Tuesday, 21 September 2010

Euler by Dunham

In the last three paragraphs of a chapter in "The Mathematical Universe", William Dunham compares the relative anonymity of Euler as compared to his counterparts in other fields. As I was reading it in our silent reading period yesterday, I had to pass it over to share with a very bright senior sitting beside me.

"We should add a final word. Leonhard Euler was a mathematician of the very first rank, yet he is almost universally unknown among the general public, most of whom presumably cannot even correctly pronounce his name. The same people who have never heard of Euler would have no trouble identifying Pierre-August Renoir as an artist or Johannes Brahms as a musician or Sir Walter Scott as an author. Euler's contrasting anonymity is both an injustice and a shame.

But what makes it all the worse is that Euler's counterpart among painters is not Renoir but Rembrandt; his counterpart among musicians is not Brahms but Bach; and his counterpart among writers is certainly not Walter Scott but William Shakespeare. That a mathematician with such peers-the Shakespeare of mathematics- commands so little public recognition is a sad, sad commentary.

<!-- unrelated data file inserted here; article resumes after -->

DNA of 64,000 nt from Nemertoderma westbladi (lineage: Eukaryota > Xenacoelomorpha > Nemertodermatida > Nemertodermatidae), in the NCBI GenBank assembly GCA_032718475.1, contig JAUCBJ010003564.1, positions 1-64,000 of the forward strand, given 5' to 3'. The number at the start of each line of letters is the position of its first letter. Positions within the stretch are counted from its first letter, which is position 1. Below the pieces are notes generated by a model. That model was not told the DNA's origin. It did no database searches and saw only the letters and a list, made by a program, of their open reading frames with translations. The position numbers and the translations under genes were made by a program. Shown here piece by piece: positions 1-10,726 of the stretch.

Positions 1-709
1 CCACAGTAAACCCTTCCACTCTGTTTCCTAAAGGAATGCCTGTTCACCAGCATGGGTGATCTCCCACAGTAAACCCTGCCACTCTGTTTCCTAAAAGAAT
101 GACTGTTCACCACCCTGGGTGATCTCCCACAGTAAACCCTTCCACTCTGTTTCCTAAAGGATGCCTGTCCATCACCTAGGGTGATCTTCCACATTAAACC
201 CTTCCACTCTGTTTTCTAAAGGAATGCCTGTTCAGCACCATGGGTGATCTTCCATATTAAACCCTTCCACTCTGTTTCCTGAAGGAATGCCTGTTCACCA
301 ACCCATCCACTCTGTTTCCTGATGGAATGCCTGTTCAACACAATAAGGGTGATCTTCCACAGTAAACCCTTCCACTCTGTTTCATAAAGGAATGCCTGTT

So, readers are urged to toss this book aside and begin forming fan clubs, making banners, and otherwise spreading the word about one of the most insightful, most influential, and most ingenious mathematicians of them all: Leonhard Euler of Switzerland."

Perhaps it is even a greater shame that many elementary and middle school teachers are equally unaware of the "Master of us all".

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